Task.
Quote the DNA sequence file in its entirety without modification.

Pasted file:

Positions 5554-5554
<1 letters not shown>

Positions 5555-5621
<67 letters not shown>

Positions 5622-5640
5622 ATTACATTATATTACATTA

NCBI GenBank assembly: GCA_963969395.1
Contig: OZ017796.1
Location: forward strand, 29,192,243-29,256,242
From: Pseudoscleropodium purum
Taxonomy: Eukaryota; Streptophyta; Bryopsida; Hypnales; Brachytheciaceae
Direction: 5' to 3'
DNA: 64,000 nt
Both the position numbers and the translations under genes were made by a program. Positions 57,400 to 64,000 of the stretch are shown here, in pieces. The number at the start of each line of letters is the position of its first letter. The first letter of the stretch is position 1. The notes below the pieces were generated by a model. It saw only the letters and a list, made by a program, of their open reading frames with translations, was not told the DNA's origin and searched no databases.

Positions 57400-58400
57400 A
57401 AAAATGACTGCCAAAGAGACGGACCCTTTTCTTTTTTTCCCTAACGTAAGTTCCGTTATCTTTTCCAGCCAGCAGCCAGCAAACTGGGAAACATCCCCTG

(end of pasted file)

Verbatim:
Positions 5554-5554
<1 letters not shown>

Positions 5555-5621
<67 letters not shown>

Positions 5622-5640
5622 ATTACATTATATTACATTA

NCBI GenBank assembly: GCA_963969395.1
Contig: OZ017796.1
Location: forward strand, 29,192,243-29,256,242
From: Pseudoscleropodium purum
Taxonomy: Eukaryota; Streptophyta; Bryopsida; Hypnales; Brachytheciaceae
Direction: 5' to 3'
DNA: 64,000 nt
Both the position numbers and the translations under genes were made by a program. Positions 57,400 to 64,000 of the stretch are shown here, in pieces. The number at the start of each line of letters is the position of its first letter. The first letter of the stretch is position 1. The notes below the pieces were generated by a model. It saw only the letters and a list, made by a program, of their open reading frames with translations, was not told the DNA's origin and searched no databases.

Positions 57400-58400
57400 A
57401 AAAATGACTGCCAAAGAGACGGACCCTTTTCTTTTTTTCCCTAACGTAAGTTCCGTTATCTTTTCCAGCCAGCAGCCAGCAAACTGGGAAACATCCCCTG